Sometimes I just miss the really obvious, the really nice, the really useful things... and then I browse around the new Moodle documentation wiki and get back to something approaching everyone else's speed.
From a LEA point of view, the new Chameleon Theme looks to be, as my grandparents used to say, the mutt's nuts...
Pre- Moodle 1.5.n, editing themes was a bit of a mish-mash - there was so much non-CSS formatting strewn about the place that you had no real idea if any changes you made to CSS would stick or be swept away by a rogue <font>tag. Then came 1.5, with it's simpler-yet-somehow-more-complex four css files and some other stuff that most people didn't quite get. A vast improvement, but from where I sit it's going to be difficult to allow each school to edit things how they want, unless
- they are comfortable with CSS and have the time to edit it or
- they fancy a correspondence course in formatting a web site - with me making some changes and them nodding or shaking their head to each one.
The Chameleon theme uses Ajax - the magic dust that powers, among others, Google Maps and Google Mail - to take anyone wanting to customise their Moodle theme to something approaching...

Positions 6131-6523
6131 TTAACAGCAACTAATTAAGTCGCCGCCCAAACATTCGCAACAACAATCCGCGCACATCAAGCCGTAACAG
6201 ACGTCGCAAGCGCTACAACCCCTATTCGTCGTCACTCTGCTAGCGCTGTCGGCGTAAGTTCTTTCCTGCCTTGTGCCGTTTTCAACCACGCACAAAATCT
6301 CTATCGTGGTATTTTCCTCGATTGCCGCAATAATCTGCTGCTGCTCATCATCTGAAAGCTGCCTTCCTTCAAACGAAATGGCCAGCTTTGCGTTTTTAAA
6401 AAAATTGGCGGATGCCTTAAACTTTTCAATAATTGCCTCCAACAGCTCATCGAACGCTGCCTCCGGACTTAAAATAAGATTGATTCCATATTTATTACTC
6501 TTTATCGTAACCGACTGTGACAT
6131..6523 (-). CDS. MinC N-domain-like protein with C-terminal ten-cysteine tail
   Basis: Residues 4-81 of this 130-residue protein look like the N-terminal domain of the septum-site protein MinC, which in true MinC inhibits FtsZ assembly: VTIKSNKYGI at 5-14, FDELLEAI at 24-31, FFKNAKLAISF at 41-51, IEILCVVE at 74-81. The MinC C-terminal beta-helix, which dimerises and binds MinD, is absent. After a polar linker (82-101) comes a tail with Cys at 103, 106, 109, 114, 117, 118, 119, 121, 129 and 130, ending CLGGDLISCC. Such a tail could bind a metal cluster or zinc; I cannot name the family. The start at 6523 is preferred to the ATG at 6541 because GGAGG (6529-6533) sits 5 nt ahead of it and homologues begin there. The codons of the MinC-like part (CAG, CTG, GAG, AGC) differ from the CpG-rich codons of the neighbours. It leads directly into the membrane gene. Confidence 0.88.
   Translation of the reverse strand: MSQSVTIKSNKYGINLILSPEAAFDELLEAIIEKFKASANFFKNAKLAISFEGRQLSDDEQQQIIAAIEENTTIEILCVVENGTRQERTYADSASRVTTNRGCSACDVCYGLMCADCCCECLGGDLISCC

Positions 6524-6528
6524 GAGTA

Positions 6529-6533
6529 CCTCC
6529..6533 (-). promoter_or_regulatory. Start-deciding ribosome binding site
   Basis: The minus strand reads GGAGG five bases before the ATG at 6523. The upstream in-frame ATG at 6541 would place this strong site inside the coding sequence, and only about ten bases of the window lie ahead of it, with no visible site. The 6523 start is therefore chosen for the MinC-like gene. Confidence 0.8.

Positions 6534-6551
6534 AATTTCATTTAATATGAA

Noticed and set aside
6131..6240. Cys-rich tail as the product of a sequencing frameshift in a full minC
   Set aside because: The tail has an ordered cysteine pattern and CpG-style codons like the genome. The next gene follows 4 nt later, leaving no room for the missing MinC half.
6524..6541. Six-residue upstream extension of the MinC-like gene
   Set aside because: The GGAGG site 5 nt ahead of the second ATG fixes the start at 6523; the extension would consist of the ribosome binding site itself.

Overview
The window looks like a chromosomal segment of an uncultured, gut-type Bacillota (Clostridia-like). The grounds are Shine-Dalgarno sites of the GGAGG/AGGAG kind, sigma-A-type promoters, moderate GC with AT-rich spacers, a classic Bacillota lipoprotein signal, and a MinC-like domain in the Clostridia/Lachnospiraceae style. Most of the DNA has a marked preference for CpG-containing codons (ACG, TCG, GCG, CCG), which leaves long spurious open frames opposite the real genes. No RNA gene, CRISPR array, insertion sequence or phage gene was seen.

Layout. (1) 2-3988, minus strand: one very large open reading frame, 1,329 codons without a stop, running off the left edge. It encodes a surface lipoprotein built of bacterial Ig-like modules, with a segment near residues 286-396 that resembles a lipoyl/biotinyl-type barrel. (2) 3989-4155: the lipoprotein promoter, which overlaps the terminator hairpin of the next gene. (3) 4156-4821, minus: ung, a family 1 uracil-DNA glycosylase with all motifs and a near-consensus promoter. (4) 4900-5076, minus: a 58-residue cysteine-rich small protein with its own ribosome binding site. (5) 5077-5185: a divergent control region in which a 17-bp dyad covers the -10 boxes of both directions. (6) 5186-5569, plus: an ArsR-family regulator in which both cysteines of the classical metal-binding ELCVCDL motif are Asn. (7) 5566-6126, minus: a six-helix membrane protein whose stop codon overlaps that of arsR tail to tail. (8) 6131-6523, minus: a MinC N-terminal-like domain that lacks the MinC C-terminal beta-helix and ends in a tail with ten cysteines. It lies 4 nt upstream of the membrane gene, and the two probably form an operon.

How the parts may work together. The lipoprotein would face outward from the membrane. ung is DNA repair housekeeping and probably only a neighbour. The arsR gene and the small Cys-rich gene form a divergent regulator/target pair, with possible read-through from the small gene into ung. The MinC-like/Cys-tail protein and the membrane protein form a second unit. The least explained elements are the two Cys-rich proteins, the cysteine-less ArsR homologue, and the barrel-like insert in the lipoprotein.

...essentially, once logged in to the Chameleon test web site (username and password are both chameleon), shift-click on the page and you can interactively edit the theme, change it, rip it down, redo it, whatever... It does currently require a brief understanding of CSS selectors, but the front page of the Chameleon site indicates that it will be simplified a lot.
So why is this good news? Well, with potentially dozens (if not hundreds) of individual Moodles in any moderately-sized LEA or RBC, the overhead for customising them or making them individual to each school or institution could be huge. Up until now our preferred options would have been
- use the dozen default themes Moodle offers you or
- create a portfolio of basic ones suitable for primary and / or secondary schools and allow schools to pick from any of those.
Chameleon (which is "just another" Moodle theme and will appear in the roster of available themes under a standard Moodle install) would appear to allow us to delegate any theme-tweaking to schools that want it themselves - and hopefully, if the system is made even smoother and easy to use, they wouldn't need to know much depth of HTML / CSS / etc. in order to make it work. 1.6 is due out in beta at the end of the month...